Mood: hug me
Topic: Colossians 3:12 - 17
Verbal communication has two parts: what is said and what is heard. As parents, we have the responsibility of taking time to listen and communicate clearly. By word and action, we are to consistently convey that we accept them and consider them valuable. As we do so, we should be mindful of the messages they are hearing. Consider two examples:
Scenario #1: Interruptions by children. Perhaps we are completing a chore or simply watching television when our child comes with a question. If our response is, "Not now - can't you see I'm in the middle of something?" we may be trying to express simply that we are busy, but the child interprets our message as, "My parent's activity is more important than me. I do not count as much as that task." When our children approach us, we need to stop and make eye contact. Then we can either hear their request or ask them to wait a moment.
Scenario #2: Schoolwork. Suppose the child has not done well in school. A typical reaction is to say, "I know that you can do better. You could/should/must work harder." We think we are expressing, "You're capable of more," but what he receives is, "I don't measure up. I cannot please my parents." Children need to hear two things from us in a situation like this: our awareness that we must improve the way we support and help them; and our acknowledgement that we aren't perfect, and we don't expect them to be, either.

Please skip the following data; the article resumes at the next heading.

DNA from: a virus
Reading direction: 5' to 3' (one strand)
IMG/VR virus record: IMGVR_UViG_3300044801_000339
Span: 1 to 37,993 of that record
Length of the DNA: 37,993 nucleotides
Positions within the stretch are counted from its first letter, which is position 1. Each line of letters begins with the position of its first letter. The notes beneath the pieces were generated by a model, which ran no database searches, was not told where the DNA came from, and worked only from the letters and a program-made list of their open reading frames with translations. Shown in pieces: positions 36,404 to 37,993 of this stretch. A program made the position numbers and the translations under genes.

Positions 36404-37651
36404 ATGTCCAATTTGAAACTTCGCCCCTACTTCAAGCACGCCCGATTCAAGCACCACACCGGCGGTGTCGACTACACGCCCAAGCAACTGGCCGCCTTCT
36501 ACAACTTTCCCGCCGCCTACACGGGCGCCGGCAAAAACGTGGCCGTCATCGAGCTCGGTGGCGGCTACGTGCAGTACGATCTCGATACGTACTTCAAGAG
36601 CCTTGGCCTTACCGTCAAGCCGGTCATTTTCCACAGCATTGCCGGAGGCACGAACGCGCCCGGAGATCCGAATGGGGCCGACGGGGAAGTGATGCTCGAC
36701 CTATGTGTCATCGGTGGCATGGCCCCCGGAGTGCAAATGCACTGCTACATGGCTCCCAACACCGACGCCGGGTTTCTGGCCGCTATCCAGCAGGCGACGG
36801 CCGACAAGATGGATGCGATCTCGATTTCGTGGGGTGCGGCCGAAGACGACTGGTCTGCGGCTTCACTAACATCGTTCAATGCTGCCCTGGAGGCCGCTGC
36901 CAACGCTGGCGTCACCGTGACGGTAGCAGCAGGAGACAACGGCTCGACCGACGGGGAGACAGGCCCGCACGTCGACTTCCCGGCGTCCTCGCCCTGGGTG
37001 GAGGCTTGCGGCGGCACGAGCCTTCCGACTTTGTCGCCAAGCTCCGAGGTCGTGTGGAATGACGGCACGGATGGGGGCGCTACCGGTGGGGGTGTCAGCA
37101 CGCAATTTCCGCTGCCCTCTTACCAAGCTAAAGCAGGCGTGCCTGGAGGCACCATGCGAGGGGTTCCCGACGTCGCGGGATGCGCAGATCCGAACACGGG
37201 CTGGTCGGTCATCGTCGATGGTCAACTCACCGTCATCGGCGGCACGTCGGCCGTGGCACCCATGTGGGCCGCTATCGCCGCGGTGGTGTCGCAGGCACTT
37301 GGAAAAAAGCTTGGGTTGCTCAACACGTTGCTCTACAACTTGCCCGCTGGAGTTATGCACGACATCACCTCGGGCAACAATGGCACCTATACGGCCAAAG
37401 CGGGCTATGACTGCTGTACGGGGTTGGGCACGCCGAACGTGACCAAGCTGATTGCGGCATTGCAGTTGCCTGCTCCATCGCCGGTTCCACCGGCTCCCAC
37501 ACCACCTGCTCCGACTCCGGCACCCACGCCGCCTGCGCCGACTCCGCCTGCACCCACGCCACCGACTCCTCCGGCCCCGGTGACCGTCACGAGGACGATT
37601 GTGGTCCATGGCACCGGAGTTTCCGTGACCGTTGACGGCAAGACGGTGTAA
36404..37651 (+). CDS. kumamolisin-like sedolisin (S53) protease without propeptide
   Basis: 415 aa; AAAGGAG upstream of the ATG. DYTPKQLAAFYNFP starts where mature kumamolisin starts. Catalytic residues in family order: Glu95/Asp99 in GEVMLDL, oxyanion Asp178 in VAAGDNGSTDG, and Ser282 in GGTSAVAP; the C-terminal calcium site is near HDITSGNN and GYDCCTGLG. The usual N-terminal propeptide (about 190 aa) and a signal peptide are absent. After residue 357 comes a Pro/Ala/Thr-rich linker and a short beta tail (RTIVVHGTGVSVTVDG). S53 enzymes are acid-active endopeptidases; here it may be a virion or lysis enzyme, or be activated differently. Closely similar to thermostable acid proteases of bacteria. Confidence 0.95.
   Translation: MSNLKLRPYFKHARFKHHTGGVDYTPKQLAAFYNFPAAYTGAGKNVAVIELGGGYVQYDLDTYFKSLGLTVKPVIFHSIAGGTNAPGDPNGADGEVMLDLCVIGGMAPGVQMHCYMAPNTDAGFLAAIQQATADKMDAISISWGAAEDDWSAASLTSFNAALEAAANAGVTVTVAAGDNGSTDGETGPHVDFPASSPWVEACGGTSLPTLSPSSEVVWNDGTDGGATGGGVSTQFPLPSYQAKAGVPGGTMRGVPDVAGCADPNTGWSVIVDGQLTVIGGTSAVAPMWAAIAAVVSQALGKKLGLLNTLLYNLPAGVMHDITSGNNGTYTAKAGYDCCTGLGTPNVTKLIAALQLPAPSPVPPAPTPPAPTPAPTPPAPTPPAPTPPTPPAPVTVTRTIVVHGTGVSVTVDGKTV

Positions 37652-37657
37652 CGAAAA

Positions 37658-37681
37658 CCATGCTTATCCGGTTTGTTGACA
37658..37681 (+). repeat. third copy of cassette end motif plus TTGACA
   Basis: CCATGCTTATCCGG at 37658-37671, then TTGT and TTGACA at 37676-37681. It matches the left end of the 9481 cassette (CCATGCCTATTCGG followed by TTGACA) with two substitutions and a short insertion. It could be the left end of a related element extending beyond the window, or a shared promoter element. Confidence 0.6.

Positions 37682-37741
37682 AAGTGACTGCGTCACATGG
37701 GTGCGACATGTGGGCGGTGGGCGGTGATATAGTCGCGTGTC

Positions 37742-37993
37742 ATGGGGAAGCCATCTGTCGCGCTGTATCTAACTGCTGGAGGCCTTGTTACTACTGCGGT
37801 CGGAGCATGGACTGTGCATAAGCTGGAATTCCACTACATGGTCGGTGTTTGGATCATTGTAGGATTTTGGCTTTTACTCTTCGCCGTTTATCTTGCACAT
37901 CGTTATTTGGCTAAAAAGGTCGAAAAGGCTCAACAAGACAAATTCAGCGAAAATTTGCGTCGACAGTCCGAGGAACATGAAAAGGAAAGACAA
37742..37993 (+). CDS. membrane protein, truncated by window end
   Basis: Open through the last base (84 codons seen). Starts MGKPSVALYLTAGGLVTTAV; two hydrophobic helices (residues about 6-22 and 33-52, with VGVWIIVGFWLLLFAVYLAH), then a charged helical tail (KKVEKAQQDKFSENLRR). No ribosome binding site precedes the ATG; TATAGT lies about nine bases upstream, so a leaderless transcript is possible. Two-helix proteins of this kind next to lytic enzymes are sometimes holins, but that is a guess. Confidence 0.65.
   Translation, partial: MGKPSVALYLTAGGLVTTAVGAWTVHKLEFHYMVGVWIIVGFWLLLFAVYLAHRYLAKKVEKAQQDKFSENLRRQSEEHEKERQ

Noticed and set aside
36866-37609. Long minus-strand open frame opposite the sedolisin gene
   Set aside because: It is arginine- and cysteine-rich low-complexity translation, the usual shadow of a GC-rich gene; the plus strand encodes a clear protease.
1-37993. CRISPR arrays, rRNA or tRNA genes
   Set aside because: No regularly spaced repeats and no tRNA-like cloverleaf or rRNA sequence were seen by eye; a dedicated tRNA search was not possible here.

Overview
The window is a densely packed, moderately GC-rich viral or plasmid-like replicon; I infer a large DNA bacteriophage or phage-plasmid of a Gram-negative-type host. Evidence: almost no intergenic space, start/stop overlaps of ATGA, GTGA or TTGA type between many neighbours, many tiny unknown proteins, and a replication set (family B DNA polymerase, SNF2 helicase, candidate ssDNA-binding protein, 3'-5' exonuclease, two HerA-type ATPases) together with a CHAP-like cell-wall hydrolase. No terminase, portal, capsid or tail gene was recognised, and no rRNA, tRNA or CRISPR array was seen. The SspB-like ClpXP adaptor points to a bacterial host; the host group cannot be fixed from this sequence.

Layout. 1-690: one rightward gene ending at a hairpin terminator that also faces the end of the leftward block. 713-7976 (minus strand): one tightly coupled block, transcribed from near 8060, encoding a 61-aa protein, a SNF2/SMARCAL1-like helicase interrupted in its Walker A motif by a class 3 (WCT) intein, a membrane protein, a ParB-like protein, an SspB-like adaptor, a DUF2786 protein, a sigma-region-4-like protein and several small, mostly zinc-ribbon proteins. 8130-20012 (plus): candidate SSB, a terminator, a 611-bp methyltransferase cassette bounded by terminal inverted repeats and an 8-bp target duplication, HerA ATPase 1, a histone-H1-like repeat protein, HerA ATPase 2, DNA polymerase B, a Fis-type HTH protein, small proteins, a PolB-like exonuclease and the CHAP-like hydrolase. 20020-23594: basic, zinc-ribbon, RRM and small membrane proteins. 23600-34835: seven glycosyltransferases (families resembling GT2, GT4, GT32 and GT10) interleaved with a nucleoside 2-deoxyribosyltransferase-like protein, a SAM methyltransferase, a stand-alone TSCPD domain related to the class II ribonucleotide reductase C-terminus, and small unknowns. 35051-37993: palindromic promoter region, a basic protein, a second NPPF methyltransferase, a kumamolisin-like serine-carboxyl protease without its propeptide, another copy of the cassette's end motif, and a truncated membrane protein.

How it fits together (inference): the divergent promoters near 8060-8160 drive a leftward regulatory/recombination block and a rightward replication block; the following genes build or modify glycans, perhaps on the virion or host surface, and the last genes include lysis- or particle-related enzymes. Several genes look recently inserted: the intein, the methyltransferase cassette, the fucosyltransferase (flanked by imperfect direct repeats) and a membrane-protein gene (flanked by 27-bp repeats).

Misunderstandings will occur. But with God's help, we can straighten things out and make sure our children hear messages that both train and encourage them.